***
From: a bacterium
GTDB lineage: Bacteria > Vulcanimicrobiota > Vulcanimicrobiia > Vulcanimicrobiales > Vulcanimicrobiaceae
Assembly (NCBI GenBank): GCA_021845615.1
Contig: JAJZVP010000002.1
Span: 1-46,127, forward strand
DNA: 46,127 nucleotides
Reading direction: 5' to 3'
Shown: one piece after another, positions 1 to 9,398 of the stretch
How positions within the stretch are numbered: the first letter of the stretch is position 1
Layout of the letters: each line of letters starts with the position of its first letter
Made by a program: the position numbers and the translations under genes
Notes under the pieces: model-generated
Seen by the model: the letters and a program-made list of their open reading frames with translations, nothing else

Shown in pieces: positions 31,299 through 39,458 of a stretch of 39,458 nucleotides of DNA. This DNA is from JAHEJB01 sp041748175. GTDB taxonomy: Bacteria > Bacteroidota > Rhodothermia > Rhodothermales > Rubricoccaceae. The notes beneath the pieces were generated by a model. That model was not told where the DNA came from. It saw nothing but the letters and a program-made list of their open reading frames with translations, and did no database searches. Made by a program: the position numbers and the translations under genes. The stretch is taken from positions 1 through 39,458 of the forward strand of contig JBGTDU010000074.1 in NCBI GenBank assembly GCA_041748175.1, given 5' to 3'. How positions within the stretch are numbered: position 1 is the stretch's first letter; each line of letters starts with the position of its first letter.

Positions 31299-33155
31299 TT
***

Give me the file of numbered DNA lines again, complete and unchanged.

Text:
From: a bacterium
GTDB lineage: Bacteria > Vulcanimicrobiota > Vulcanimicrobiia > Vulcanimicrobiales > Vulcanimicrobiaceae
Assembly (NCBI GenBank): GCA_021845615.1
Contig: JAJZVP010000002.1
Span: 1-46,127, forward strand
DNA: 46,127 nucleotides
Reading direction: 5' to 3'
Shown: one piece after another, positions 1 to 9,398 of the stretch
How positions within the stretch are numbered: the first letter of the stretch is position 1
Layout of the letters: each line of letters starts with the position of its first letter
Made by a program: the position numbers and the translations under genes
Notes under the pieces: model-generated
Seen by the model: the letters and a program-made list of their open reading frames with translations, nothing else

Shown in pieces: positions 31,299 through 39,458 of a stretch of 39,458 nucleotides of DNA. This DNA is from JAHEJB01 sp041748175. GTDB taxonomy: Bacteria > Bacteroidota > Rhodothermia > Rhodothermales > Rubricoccaceae. The notes beneath the pieces were generated by a model. That model was not told where the DNA came from. It saw nothing but the letters and a program-made list of their open reading frames with translations, and did no database searches. Made by a program: the position numbers and the translations under genes. The stretch is taken from positions 1 through 39,458 of the forward strand of contig JBGTDU010000074.1 in NCBI GenBank assembly GCA_041748175.1, given 5' to 3'. How positions within the stretch are numbered: position 1 is the stretch's first letter; each line of letters starts with the position of its first letter.

Positions 31299-33155
31299 TT